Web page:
TED Blog

In courtrooms, eyewitness testimony is considered extremely powerful. But should it be? At TEDxUSC, forensic psychologist Scott Fraser explains why, even when witnesses feel sure they are telling a true story, or making the right identification, their minds could be playing tricks on them — filling in blanks in traumatic memories with erroneous information.

Fraser tells the story of Francisco Carrillo, who at age 17 was identified as the gunman in a drive-by shooting that left a man dead on the street in front of his teenage son and five friends. After maintaining his innocence for 20 years, Carrillo was released from jail in 2011. (Read the Los Angeles Times’ take on his release.) While all six teenage witnesses gave testimony that they had clearly seen Carrillo fire the gun from a moving car, a re-creation of the conditions of the shooting showed that it had been…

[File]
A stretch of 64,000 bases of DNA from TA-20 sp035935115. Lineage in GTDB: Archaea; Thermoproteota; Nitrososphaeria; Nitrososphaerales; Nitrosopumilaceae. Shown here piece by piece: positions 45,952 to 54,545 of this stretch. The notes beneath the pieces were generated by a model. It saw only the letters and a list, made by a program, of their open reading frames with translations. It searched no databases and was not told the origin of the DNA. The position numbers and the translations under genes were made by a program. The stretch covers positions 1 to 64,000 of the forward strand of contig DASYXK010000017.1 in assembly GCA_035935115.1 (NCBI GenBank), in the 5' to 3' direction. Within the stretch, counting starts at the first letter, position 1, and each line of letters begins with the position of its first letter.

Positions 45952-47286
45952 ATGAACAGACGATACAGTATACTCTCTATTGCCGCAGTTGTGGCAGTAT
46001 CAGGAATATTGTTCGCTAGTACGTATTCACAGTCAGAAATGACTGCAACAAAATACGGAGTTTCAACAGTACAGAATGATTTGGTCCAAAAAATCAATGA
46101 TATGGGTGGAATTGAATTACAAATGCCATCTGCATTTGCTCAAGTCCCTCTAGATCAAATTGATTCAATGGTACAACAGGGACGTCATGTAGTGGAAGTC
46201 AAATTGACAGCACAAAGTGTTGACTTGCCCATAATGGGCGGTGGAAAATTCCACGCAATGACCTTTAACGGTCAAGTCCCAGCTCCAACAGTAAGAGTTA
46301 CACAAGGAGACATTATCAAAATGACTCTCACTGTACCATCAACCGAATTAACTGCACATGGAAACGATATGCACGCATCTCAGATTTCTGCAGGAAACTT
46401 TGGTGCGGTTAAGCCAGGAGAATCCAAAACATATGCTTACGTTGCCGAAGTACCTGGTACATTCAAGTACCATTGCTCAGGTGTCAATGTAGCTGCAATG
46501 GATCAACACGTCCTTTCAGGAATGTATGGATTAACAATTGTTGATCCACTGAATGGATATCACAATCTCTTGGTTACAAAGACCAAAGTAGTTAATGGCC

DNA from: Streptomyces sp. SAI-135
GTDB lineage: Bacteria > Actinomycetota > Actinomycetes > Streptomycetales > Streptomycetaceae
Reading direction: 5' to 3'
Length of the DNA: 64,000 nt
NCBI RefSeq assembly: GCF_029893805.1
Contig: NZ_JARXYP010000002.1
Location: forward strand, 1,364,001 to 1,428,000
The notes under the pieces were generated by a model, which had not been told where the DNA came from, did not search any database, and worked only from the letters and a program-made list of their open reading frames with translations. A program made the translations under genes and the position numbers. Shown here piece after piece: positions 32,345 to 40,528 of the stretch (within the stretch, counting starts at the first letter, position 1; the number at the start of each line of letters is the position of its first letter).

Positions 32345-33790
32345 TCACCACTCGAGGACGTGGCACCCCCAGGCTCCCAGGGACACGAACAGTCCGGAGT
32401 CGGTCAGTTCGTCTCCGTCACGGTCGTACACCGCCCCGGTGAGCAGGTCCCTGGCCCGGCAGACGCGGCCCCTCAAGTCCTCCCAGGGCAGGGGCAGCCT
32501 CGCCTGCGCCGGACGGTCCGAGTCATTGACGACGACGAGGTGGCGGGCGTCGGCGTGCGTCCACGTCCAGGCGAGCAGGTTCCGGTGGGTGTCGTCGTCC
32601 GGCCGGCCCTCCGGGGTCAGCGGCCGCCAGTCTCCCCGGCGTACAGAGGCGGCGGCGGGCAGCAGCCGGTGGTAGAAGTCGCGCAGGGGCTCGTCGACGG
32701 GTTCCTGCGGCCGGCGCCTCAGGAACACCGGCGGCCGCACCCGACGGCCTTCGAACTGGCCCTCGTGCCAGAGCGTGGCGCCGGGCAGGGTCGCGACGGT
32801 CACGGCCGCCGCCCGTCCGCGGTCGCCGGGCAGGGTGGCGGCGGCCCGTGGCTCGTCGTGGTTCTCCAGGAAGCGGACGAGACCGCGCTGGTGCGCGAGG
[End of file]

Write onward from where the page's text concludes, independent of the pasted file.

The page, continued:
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Sectarian Theology: The Religion and Politics of Division

Mystic Politics

‘Religion has done much good in the world, but it becomes dangerous when the “us and them” worldview grows rigid — when “we” claim moral (or theological) superiority over others. No one should know this better than Santorum, for Roman Catholics have been among the most persecuted groups in America. Yet for Santorum, history has had no modulating effect. The “phony” remark seems, at worst, calculated to remind voters of Wright and the “liberation theology” he preached, and in so doing to incite racism and fear.’

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